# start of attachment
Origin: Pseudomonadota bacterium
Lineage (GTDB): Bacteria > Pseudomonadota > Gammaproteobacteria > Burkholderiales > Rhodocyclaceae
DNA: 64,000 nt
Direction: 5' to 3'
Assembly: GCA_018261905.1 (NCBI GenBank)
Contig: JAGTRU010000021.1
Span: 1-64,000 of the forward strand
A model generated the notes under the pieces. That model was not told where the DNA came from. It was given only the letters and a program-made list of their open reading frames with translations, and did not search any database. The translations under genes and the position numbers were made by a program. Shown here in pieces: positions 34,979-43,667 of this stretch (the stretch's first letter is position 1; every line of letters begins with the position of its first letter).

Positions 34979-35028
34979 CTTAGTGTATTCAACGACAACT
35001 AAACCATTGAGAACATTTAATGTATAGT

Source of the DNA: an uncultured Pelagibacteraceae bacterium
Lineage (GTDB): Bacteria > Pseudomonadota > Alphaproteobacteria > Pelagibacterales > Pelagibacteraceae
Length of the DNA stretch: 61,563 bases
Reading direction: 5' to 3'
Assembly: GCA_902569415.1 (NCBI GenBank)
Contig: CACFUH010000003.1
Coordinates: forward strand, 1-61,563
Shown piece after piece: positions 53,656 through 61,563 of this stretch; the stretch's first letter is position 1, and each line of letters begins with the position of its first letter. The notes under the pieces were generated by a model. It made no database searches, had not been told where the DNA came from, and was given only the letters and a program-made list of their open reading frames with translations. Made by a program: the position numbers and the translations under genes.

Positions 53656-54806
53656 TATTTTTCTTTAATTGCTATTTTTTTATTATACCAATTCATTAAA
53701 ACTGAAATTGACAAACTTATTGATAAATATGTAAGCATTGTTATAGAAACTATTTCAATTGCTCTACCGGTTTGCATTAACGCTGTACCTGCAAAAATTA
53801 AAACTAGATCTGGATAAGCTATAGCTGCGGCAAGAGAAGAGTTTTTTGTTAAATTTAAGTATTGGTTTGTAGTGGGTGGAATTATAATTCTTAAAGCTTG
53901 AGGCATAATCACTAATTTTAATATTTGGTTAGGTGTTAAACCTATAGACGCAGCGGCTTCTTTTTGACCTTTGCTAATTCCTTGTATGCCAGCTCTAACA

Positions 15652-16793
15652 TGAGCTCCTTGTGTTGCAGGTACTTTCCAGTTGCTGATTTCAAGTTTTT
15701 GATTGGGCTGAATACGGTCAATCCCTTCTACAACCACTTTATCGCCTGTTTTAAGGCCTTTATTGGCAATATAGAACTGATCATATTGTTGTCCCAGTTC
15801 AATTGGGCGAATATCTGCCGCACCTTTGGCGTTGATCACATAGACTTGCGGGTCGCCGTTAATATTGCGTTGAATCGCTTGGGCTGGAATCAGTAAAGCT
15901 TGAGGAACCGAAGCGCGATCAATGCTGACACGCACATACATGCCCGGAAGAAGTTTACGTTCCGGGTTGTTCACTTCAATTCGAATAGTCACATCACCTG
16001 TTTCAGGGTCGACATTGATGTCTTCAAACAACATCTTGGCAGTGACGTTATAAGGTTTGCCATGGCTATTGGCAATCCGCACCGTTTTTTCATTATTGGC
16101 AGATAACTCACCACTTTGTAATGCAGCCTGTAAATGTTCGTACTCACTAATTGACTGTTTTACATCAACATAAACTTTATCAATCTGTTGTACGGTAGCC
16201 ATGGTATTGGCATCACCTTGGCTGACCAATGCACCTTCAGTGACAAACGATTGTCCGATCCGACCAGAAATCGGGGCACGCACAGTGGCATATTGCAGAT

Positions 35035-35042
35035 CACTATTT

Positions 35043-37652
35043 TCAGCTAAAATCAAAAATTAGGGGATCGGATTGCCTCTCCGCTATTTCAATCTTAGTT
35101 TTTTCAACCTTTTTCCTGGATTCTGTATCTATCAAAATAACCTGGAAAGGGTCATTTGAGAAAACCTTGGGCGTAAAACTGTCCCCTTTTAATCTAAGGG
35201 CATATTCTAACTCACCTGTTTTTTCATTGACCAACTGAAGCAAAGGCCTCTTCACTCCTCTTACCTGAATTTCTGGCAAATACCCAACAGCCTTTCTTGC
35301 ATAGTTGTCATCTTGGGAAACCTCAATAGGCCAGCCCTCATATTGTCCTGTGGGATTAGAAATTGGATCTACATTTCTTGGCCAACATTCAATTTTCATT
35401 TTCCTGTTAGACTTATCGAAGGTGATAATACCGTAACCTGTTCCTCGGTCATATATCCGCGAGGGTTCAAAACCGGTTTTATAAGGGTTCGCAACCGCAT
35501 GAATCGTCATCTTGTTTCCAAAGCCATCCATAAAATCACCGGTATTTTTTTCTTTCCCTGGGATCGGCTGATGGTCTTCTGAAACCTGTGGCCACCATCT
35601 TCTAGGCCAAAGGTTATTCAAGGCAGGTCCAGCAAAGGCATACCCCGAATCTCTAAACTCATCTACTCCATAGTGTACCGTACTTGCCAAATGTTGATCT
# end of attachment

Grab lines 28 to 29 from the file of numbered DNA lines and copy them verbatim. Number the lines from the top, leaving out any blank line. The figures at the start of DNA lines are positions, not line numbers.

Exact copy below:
15801 AATTGGGCGAATATCTGCCGCACCTTTGGCGTTGATCACATAGACTTGCGGGTCGCCGTTAATATTGCGTTGAATCGCTTGGGCTGGAATCAGTAAAGCT
15901 TGAGGAACCGAAGCGCGATCAATGCTGACACGCACATACATGCCCGGAAGAAGTTTACGTTCCGGGTTGTTCACTTCAATTCGAATAGTCACATCACCTG